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The following words and their plurals seem to be somewhat inconsistent:

  • combo / combos
  • concerto / concertos
  • grotto / grottos / grottoes (?)
  • hero / heros (?) / heroes
  • potato / potatos (?) / potatoes
  • tornado / tornados / tornadoes
  • tomato / tomatos / tomatoes
  • volcano / volcanos / volcanoes

Is there a common source for -s versus -es? With regards to words such as "heros", is it likely to see more words start dropping -es in favor of -s?

(If you have any other good examples of strange plurals from words ending in "o" feel free to edit them into the question.)

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I don't think you can include "combo" in that list. It's slang for "combination". –  user362 Apr 29 '11 at 16:28
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@Al: "Combo" has its own entry in my dictionary along with a rule for pluralizing it. It being slang for "combination" is likely why it gets -s instead of -es which, presumably, would be part of the answer to this question. But "combo" is a word and it is pluralized and it does end in "o". Therefore, I consider it relevant to this question. –  MrHen Apr 29 '11 at 16:35
    
I think Al has it right: combo is slang and that's why it's irregular. All the others are -oes. –  Malvolio Apr 29 '11 at 16:37
    
@Al, @Mal: If you think that is the answer than post it as an answer. :) Simple but correct answers are still correct. But I am still curious about potatos. –  MrHen Apr 29 '11 at 16:40
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Never seen it spelled "potatos". –  user362 Apr 29 '11 at 16:51
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4 Answers

up vote 11 down vote accepted

This is what The Cambridge Grammar of the English Language (p. 1586, The alternation between ·s and ·es) has to say about it:

With bases ending in o, where o does not follow a consonant symbol (i.e. where it is preceded by a vowel or is part of the composite vowel symbol oo), the plural takes ·s:

bamboos, cameos, embryos, folios, kangaroos, patios, radios, studios, zoos

Where o does follow a consonant, the plural has to be specified for the lexeme concerned. There are three classses:

i. ·es only: echo ~ echoes. Also domino, embargo, hero, mango, negro, potato, tomato, torpedo, veto

ii. ·s or ·es: motto ~ mottos/mottoes. Also, archipelago, banjo, buffalo, cargo, dado, dodo, grotto, halo, innuendo, manifesto, mulatto, proviso, tornado, volcano

iii. ·s only: bistro ~ bistros. Also calypso, do, dynamo, beano; clippings such as demo, kilo, memo, photo; nouns of Italian origin: cello, concerto, contralto, libretto, maestro, piano, quarto, solo, soprano, virtuoso; and names of ethnic groups: Chicano, Eskimo, Filipino, Texano.

Cargo and volcano are marginal members of class [ii]: they usually take ·es, but the forms cargos and volcanos are sometimes found.

As an additional rule of thumb, almost of all the exceptions for the consonant + o + s = es rule seem to involve plural nouns where there is no homophonous verb, as per CGEL, p. 1580.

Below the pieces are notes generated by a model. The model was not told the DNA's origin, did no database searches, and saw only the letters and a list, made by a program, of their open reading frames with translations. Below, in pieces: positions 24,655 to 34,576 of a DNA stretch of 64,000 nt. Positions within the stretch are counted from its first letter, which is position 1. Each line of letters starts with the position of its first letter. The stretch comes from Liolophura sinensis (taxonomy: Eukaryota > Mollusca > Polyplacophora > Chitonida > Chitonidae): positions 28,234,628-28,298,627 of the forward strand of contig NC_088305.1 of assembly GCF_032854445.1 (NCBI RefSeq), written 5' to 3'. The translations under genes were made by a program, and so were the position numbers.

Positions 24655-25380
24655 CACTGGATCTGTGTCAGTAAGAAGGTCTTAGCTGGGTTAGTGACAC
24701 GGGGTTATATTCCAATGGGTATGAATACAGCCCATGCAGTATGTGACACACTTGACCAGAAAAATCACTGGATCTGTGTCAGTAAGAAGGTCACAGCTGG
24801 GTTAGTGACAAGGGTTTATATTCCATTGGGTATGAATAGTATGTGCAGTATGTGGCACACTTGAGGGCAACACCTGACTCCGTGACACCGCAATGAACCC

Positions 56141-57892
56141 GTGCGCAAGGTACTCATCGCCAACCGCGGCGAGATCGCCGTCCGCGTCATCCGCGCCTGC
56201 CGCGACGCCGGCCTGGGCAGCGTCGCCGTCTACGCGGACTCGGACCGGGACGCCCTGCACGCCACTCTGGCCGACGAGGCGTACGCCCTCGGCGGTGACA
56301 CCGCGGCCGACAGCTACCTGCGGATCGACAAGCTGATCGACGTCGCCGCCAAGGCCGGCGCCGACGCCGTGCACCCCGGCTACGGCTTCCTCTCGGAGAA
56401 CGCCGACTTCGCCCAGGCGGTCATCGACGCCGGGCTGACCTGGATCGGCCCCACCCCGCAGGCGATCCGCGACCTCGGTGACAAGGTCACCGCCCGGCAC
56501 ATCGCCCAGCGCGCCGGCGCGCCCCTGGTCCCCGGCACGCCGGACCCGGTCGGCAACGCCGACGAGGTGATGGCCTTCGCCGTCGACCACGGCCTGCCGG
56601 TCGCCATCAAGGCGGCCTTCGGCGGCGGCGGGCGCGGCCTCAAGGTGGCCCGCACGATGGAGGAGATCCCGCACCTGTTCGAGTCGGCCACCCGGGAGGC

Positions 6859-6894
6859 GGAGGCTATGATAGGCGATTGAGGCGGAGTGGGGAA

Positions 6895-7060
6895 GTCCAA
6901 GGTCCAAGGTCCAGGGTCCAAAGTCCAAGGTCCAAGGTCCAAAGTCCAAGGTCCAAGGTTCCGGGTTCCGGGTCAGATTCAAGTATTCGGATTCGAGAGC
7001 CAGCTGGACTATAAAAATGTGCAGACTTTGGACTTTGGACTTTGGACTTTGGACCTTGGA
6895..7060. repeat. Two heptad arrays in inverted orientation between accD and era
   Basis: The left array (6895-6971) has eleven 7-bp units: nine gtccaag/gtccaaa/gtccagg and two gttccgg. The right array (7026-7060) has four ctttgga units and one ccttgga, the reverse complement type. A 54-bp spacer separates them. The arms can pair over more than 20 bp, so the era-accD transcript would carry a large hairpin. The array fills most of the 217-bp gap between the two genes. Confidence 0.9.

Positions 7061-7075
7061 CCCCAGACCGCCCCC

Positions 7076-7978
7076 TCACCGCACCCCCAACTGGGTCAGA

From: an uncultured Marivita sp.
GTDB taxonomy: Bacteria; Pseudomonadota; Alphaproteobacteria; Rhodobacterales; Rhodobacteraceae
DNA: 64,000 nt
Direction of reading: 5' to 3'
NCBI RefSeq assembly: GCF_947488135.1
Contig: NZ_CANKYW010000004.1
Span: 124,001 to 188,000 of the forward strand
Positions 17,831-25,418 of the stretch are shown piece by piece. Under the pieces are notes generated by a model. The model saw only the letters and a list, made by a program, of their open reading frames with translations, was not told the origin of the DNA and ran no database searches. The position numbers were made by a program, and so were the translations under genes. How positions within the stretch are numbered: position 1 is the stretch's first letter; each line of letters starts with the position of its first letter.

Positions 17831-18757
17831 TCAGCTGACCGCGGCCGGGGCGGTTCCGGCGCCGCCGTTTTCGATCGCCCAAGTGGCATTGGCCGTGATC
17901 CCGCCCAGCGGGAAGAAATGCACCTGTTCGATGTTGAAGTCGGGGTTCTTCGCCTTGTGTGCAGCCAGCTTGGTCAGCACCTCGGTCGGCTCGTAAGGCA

For class [ii], it might be useful to use Google Books Ngram Viewer to assess the ·ses distribution, and to go with the ending that seems to be preferred in literary sources. For instance,

Google Books Ngram Viewer — mottos vs mottoes — English enter image description here Google Books Ngram Viewer — banjos vs banjoes — English enter image description here

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Actually I do believe that the rule is:

  • -es for most words: potatoes, tomatoes
  • -s for any words related (usually) to music (i.e. loanwords, from Italian). These would include: pianos, crescendos, radios, concertos, sopranos, pimentos (loanword), etc.
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It's not strictly a rule since you'll find exceptions. It is however a useful guideline that is correct much of the time. –  Jon Hanna Jan 16 '13 at 11:39
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If the noun ends with vowel + o, just add -s: radios, zoos.

If it’s a music word, it’s probably Italian, so just add -s: pianos, concertos.

Otherwise, look it up in a dictionary. There is no rule of thumb that correctly covers all words. Many nouns ending with -o can take either -es or -s but one or the other is preferred.

(This answer is informed by a recent attempt of mine to boil down CGEL’s spelling rules for plurals and suffixes to something my kids could memorize. CGEL is the Cambridge Grammar of the English Langauge. I was not all that successful.)

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Just a wild guess from an observation on your examples:

  • two consonants before the o gives os;
  • one consonant before the o gives oes;

Although checking the dictionary reveals that both spelling are correct. Could be British/American English thing?

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protected by RegDwigнt Jan 16 '13 at 11:09

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